frankkennedyimageIn Great Britain, they say that when a politician loudly claims to the media his opponent is “not playing fair,” it’s a sure sign he’s losing.

The latest news is that Cryin’ Brian Mulroney is complaining through his lawyers that the members of the House of Commons ethics committee conducting a probe into his suspicious business dealings were guilty of “glaring violations of the most fundamental rules of fairness” and were “both biased and disrespectful.” Please, guys, remember that Brian’s used to being treated with great deference and he is probably genuinely worried about where an enthusiastic investigation of his political past could lead.

The probe deals with Mulroney taking $300,000 in cash on three occasions, although he says it was just $225,000, from a shadowy arms dealer and lobbyist, Karlheinz Schreiber. The problem? Mulroney only got around to paying taxes on it five years later, after the RCMP had arrested Schreiber on a warrant for fraud and bribery charges. Schreiber started to talk when he was going to be extradited to Germany. Mulroney conceded, through a spokesperson, that it was a “colossal mistake” to take $225,000 in cash from Schreiber.

While still an MP, Mulroney met with Schreiber, who retained Mulroney as a “business consultant” at $100,000 a year. There were allegations of a kickback scheme involving Air Canada’s 1988 purchase of Airbus planes. A spokesman said that after Mulroney left office in 1993, he had used up all his savings and worried about how he was going to take care of his young family.

Robert Thibault, the Liberal’s chief critic on the Mulroney-Schreiber affair, scoffed at the idea that Mulroney was desperate for cash, noting that at the time, the former PM had just bought a luxurious mansion in Montreal. It’s hard to walk around Westmount with a cup in your hand with digs like that.

I watched the ethics committee on TV recently and noted Mulroney’s Tories on the committee were busy attacking Mediterranean Swiss chard. Swiss chard is one of the super foods rich in many nutrients, including antioxidants. We have created this recipe so you can eat it often with many meals. The simple dressing complements it very well. When the chard is fresh, it needs nothing else to be delicious and satisfying.

Prep and cook time: 15 minutes.


* 2 large bunches of chopped Swiss chard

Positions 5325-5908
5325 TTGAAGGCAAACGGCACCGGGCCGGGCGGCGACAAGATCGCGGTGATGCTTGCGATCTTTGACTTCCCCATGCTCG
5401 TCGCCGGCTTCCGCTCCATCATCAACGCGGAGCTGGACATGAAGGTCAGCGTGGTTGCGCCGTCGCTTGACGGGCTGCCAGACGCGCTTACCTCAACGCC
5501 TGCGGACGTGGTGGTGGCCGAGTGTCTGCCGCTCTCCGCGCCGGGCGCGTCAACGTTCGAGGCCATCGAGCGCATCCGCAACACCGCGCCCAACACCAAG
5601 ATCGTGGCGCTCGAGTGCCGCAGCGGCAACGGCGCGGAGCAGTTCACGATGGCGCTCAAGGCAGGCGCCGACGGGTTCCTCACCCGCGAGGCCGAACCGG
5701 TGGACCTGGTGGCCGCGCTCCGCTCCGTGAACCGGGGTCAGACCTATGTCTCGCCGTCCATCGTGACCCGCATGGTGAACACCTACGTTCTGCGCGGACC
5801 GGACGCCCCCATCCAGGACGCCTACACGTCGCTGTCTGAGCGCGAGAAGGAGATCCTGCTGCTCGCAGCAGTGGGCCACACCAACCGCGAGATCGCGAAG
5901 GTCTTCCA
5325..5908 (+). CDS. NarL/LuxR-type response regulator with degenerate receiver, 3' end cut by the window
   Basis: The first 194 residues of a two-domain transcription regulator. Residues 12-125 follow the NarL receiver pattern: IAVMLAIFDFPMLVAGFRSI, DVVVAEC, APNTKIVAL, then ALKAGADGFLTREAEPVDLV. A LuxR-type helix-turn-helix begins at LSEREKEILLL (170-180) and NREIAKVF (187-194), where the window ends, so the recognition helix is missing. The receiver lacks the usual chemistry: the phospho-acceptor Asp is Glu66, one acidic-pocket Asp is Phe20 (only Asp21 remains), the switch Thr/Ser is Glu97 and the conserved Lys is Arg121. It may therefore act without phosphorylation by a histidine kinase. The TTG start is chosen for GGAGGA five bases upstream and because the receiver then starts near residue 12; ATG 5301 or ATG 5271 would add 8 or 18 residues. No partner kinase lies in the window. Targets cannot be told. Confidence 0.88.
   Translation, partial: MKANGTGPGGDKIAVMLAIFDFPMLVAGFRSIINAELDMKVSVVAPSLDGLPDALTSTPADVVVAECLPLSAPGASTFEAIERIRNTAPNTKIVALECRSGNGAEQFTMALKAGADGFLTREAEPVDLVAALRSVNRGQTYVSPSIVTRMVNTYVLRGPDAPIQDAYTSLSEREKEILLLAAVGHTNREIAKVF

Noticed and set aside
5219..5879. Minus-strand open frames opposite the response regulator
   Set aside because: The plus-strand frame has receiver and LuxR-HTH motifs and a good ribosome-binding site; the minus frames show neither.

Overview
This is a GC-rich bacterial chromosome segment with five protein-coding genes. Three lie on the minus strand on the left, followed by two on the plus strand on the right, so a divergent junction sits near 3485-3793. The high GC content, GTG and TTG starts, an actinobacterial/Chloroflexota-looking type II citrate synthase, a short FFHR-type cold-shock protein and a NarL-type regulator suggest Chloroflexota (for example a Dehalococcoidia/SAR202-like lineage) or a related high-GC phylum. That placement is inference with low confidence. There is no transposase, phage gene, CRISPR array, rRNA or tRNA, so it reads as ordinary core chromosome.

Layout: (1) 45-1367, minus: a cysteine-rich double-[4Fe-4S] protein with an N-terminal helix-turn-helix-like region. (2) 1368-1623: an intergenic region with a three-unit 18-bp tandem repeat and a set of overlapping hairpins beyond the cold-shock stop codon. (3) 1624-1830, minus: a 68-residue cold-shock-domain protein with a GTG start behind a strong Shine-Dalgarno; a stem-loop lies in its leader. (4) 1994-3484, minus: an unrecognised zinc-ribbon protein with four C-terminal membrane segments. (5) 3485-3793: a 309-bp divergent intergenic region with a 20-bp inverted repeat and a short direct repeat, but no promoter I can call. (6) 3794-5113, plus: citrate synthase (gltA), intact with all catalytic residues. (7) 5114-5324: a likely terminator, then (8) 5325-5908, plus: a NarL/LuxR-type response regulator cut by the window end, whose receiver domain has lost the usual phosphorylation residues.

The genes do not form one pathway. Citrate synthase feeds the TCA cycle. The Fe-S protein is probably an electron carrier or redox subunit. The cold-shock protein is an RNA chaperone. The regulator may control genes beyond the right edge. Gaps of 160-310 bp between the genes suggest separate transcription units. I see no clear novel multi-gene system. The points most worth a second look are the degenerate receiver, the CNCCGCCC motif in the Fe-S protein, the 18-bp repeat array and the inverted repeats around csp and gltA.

* 1 medium clove of garlic, pressed
* ½ TBS balsamic vinegar or fresh lemon juice
* extra virgin olive oil to taste
* salt and black pepper to taste


1. Bring lightly salted water to a rapid boil in a large pot. Cut off tough bottom part of stems.

2. Add the chopped leaves to the boiling water and simmer for three to five minutes, until tender.

3. Strain through colander and press out excess water. Toss with rest of ingredients. Make sure you don’t toss chard with dressing until you are ready to serve. Otherwise the flavor will become diluted. Serves two.

Mulroney’s former chief of staff, Norman Spector, an idealistic bureaucrat, urged Ottawa to cut a deal with Schreiber to stay in Canada if “he would spill the beans.” Mulroney’s former chef, Francis Martin, talked of “cash coming in like it was falling from the sky.” However, the Tory committee members were more interested in playing the man, not the puck, and avoiding hot-button issues often covered by Frank magazine, a thorn in the establishment’s tail.

Former Liberal justice minister Allan Rock told the inquiry that the Chretien government wouldn’t have paid Brian Mulroney the $2.1 million when he won a libel action over the $1.8-billion sale of Airbus to Air Canada in 1988 if it had known he had accepted money from Schreiber for pushing the Airbus deal.

Why doesn’t Harper retract any apology to Mulroney and demand the $2.1 million back that Mulroney got illicitly? The taxpayers, Brian, are waiting for their money.
Will that be a cheque or … cash?